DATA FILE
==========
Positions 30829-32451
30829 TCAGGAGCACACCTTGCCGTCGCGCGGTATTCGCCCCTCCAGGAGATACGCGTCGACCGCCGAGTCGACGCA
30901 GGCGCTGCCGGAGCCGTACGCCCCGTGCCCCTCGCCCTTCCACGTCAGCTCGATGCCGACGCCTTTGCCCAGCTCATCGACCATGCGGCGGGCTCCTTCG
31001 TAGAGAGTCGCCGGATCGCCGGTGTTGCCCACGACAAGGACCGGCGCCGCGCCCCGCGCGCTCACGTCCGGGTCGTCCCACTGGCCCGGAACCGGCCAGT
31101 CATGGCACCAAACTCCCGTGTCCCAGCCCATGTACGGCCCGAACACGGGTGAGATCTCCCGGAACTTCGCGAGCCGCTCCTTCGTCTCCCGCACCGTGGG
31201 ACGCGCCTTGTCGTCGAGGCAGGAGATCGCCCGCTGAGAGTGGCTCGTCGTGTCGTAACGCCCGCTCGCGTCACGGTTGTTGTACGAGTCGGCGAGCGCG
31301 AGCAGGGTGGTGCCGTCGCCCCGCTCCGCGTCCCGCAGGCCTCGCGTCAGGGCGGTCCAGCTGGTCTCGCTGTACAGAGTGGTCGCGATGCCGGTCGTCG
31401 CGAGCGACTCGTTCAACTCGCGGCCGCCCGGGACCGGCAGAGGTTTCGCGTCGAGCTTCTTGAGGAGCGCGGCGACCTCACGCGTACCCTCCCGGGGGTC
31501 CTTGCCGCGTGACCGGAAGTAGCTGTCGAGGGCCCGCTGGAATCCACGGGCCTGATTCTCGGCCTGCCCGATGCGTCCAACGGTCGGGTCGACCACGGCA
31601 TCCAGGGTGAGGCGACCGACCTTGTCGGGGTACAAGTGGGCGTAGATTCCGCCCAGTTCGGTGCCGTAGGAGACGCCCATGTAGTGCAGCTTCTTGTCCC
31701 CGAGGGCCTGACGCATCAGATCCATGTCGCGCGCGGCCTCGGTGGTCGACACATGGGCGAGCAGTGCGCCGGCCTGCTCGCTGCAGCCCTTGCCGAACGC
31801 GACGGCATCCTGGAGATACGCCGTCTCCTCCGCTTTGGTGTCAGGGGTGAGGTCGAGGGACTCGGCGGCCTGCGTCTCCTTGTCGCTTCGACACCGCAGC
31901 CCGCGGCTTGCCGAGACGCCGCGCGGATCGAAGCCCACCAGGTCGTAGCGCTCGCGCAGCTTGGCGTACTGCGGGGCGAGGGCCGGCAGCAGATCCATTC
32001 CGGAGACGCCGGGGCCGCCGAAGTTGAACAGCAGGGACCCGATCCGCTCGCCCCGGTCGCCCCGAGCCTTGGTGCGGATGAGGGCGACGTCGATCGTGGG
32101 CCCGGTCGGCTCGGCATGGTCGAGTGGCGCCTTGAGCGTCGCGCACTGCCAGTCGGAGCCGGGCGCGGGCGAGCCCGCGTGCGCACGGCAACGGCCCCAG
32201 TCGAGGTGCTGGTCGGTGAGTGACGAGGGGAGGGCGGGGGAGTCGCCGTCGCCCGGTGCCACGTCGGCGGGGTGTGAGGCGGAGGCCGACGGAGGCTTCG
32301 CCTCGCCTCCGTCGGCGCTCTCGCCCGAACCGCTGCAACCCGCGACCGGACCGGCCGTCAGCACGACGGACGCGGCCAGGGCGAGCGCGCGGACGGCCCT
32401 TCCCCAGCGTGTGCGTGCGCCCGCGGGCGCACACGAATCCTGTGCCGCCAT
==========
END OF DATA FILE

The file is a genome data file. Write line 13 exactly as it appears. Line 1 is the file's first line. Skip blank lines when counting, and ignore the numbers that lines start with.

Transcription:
31901 CCGCGGCTTGCCGAGACGCCGCGCGGATCGAAGCCCACCAGGTCGTAGCGCTCGCGCAGCTTGGCGTACTGCGGGGCGAGGGCCGGCAGCAGATCCATTC